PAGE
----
I’m beyond irritated. After watching a couple of online instructor videos and listening to others talk about how cycling is an amazing full-body workout that targets the core, I almost don’t know where to begin. Unfortunately, it demonstrates the lack of science, training, and knowledge that should be required to call oneself an indoor cycling instructor. Those of us who are keeping the indoor cycling industry effective and real have done it via our own determination and quest for knowledge.
Renee asked about teaching jumps properly. Jumps can be controversial; some programs obviously love them and they are a big part of their program, and others list them as part of contraindicated moves. If you must teach jumps, I give you 3 things you must never do when coaching jumps, and 4 ways to choose how to present them to your students.
I just became aware of this excellent article from IDEA Health and Fitness Association on indoor cycling instruction. It’s by Martica Heaner, Ph.D. and is called A Smoother Ride. “Group Ex Skills & Drills: These 10 tips will motivate and inspire your indoor cycling class and keep people coming back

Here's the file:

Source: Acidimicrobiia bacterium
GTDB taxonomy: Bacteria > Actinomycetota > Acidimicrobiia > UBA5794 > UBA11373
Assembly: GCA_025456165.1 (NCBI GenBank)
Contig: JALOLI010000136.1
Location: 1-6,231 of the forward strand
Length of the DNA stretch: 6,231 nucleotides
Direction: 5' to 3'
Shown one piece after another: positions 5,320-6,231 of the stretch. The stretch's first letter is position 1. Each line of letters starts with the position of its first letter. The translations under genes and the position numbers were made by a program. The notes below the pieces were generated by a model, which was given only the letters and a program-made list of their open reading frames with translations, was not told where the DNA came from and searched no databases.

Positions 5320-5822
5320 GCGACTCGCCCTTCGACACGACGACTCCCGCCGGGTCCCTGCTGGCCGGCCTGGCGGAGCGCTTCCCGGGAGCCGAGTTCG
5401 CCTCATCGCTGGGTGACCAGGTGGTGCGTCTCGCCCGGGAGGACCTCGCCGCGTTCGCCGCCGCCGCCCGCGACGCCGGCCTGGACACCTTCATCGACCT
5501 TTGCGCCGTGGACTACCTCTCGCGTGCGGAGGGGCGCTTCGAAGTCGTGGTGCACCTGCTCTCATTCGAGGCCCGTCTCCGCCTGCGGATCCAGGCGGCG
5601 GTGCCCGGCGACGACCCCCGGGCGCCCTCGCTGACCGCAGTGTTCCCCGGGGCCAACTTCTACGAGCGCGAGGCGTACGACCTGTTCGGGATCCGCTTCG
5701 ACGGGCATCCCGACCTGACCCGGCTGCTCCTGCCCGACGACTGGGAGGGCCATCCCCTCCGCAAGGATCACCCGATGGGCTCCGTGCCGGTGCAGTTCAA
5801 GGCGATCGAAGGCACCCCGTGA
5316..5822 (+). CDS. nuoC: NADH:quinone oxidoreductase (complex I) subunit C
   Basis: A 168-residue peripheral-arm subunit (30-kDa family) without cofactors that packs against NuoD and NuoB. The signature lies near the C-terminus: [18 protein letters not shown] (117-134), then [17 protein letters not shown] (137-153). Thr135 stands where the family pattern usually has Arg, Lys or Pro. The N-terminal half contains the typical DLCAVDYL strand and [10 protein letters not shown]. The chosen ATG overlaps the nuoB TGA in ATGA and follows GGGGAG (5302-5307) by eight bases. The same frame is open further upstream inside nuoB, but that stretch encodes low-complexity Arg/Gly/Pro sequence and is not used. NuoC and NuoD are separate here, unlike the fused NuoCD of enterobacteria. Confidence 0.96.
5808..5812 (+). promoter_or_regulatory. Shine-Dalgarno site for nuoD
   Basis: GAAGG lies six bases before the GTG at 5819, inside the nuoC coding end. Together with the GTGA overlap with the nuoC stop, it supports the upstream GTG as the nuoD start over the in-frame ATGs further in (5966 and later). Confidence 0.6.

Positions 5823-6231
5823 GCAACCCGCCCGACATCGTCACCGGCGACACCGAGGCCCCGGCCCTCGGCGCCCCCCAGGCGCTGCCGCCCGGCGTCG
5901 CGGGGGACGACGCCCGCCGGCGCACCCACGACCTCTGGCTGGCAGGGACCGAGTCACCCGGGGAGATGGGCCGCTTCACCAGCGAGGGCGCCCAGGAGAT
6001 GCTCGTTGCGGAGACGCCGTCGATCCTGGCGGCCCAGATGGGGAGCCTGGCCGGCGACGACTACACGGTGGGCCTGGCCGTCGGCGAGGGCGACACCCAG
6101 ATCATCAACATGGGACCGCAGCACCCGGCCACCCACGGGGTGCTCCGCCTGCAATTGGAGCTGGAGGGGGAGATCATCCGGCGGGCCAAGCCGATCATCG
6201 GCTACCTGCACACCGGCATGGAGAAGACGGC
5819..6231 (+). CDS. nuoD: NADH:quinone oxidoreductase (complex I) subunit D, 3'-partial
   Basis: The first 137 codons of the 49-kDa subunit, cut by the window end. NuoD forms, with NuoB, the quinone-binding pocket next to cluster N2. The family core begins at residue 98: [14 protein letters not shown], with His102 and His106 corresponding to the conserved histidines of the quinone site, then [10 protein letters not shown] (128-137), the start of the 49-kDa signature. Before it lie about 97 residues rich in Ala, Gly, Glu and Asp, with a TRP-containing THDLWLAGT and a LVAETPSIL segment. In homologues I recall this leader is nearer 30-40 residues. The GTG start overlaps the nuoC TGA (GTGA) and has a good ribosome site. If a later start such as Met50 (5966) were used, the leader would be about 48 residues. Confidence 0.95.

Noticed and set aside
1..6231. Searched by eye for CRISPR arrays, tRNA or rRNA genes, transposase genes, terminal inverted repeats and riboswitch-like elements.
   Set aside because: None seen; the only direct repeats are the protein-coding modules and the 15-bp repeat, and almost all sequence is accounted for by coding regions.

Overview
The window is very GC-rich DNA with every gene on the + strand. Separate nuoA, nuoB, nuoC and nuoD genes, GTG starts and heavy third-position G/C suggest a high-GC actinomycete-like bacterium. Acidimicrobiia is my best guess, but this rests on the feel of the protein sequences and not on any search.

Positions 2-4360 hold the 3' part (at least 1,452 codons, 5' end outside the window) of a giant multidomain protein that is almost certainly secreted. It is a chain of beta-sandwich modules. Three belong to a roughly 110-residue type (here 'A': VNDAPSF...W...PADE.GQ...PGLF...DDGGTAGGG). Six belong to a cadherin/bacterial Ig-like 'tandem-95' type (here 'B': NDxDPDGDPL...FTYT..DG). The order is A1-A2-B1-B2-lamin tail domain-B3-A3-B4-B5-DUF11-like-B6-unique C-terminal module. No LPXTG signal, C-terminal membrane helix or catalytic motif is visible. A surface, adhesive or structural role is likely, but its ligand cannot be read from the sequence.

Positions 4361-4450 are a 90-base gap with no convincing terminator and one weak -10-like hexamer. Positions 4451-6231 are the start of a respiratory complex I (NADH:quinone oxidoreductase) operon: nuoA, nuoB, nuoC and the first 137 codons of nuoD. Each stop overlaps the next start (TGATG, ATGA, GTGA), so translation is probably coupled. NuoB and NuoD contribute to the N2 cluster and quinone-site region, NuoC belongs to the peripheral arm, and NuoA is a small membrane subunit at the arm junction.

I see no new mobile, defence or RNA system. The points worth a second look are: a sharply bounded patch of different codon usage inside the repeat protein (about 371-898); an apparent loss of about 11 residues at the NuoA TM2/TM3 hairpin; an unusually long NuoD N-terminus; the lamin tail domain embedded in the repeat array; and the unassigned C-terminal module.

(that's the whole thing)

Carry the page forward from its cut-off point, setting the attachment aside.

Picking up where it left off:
If you follow me on Facebook or Twitter, you might have noticed that I cracked a little bit last week. I hit my tolerance threshold for crappy Spinning® and Indoor Cycling classes and went on a rant about the prevalence of improper instruction in so many cycling classes around the
The following is an article Jennifer wrote for Active.com. To read the article on the Active.com website, click here. Please share the link (or this blog) with your students, program managers and instructor peers. As usual, your comments (both on the Active page and on this blog) are always appreciated!
A facility in Southern California called Studio Sweat has announced that it is going to start offering online streaming videos of its “Spinning” classes. They have several of them posted on their site. Here is one they call “SpinCore”. Before you watch it, has anyone here taken the official “Spin®
Suzette O’Byrne, Keiser Master Instructor, discusses the evolution of Keiser’s methodology since she first started with them many years ago. Over the years, our understanding of biomechanics and physiology has changed, and we must adapt and change as we learn new things. Read how Keiser has implemented positive changes.